Is Digital Transformation Real? | Quisitive
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Is Digital Transformation Real?
June 19, 2017
Over the past year I have had numerous conversations with colleagues and customers discussing the meaning of Digital Transformation. Is it a strategy? Is it only relevant to startups? Does it apply to my industry? Is it a new name for enterprise improvement? Is it about enabling innovation?

Over the past year I have had numerous conversations with colleagues and customers discussing the meaning of Digital Transformation. Is it a strategy? Is it only relevant to startups? Does it apply to my industry? Is it a new name for enterprise improvement? Is it about enabling innovation? Is it adopting new technology? While you could answer all the above or throw in the classic consulting response of “it depends” – I have found that this exercise isn’t very meaningful. This is because these conversations don’t address the more important question. Instead of seeking to answer, “What is or isn’t Digital Transformation”, we must dig deeper to answer, “Is Digital Transformation Real?”

While this may seem like a semantic reshaping of the same question, the important distinction I am attempting to draw out is that for something to be real, it must have an impact which then requires a response. If something isn’t real, it requires no change to decisions or behaviors and everyone can just move on with getting things done.

To start, I wanted to establish a baseline perspective of how companies should function, independent of any digital side effects, based on the latest material available on management and strategy from established thought leaders such as Geoffrey A. Moore and Roger L. Martin. Across many current publications, you will find references to the importance of simultaneously sustaining value while enabling innovation. An organization must continue to drive revenue through their established value streams when investing in any new potential business model. A company also can’t successfully execute their strategy without making choices about what they will and will not invest in. Of course, this is much easier said than done. Moore outlines the importance of segregating offense from defense to properly equip your organization to perform both activities in his book “Zone to Win”. I would also recommend Martin’s “Playing to Win” if your organization struggles to make the choices necessary to define a strategy and/or a deliberate plan for success. While neglecting the ability to sustain value results in a quick death, either neglecting or diluting investments in innovation often leads to a slow death. You simply pick your poison when you can’t effectively manage a healthy balance across these areas.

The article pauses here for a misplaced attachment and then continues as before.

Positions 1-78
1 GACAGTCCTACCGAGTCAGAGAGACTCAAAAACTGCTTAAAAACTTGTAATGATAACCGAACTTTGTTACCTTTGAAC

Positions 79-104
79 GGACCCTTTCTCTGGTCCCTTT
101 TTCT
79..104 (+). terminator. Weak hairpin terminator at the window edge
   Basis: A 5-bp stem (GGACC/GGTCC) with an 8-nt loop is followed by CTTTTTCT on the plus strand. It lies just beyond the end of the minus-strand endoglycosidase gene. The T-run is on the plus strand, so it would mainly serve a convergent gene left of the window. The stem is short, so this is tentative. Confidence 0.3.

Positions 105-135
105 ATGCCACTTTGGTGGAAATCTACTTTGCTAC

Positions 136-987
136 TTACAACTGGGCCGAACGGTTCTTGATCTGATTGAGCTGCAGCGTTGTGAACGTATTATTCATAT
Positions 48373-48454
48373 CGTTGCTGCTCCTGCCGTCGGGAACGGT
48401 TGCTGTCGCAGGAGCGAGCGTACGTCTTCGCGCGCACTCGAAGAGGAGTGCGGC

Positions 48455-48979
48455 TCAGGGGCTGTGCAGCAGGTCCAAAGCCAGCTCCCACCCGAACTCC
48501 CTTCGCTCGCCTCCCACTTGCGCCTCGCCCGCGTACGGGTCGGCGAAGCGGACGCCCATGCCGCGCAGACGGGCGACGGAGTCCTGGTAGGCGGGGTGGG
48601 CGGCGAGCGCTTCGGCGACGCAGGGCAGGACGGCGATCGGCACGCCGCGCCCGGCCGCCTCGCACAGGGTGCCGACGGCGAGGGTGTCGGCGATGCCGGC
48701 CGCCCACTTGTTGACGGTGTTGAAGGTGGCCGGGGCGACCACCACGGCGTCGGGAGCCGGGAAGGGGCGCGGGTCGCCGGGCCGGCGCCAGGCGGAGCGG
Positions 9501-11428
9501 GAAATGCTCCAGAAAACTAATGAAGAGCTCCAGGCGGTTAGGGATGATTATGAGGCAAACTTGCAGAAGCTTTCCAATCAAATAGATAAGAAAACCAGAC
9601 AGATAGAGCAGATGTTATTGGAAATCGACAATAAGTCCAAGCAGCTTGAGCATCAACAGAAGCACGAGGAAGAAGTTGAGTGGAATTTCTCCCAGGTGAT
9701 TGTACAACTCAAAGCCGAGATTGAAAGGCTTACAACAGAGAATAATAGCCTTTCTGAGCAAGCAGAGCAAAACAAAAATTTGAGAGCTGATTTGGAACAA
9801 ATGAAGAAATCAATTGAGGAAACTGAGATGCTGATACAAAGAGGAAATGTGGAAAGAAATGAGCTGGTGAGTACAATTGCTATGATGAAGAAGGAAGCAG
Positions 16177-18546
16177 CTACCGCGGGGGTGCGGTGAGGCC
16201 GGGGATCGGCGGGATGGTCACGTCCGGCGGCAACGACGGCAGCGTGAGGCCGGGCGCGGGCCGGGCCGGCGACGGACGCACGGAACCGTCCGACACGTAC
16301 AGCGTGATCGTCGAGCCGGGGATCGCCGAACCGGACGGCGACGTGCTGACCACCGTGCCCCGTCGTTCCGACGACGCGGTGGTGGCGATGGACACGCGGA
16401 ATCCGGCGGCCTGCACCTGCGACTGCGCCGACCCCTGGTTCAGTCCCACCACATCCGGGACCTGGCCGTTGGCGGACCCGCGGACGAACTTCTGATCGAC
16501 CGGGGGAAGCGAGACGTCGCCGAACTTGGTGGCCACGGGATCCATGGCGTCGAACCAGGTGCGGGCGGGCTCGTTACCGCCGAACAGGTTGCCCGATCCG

With this perspective as our foundation, we can acknowledge that the rapid advancement of technology is adding another layer of complexity to this reality which is directly impacting companies that are either too slow to move or too slow to recognize the pace and type of change. Make no mistake, despite all the advancements of technology and commerce seen over the past century, we are experiencing something today that none of us have ever seen.

The first time I saw the word ‘digital’ used in the current context was in the groundbreaking book “Being Digital” by Nicholas Negroponte back in 1995. While his book was focused on the impact of technology and information on society, he established the concept of digital we are all referencing today as the intersection of people and bits. His book predates the age of smart phones, DVD players, and Google but even back then, he recognized that a rapid transformation was coming to society through the adoption of technology and the accessibility of information. It would then make sense that Digital Transformation is an extension of this impact to companies recognizing and reacting to employees, customers, partners, society, and governments ‘being digital’. How these constituents consume information, make decisions, and conduct business will continue to change and there is a growing focus within each industry to understand the complex side effects on existing business models and strategies.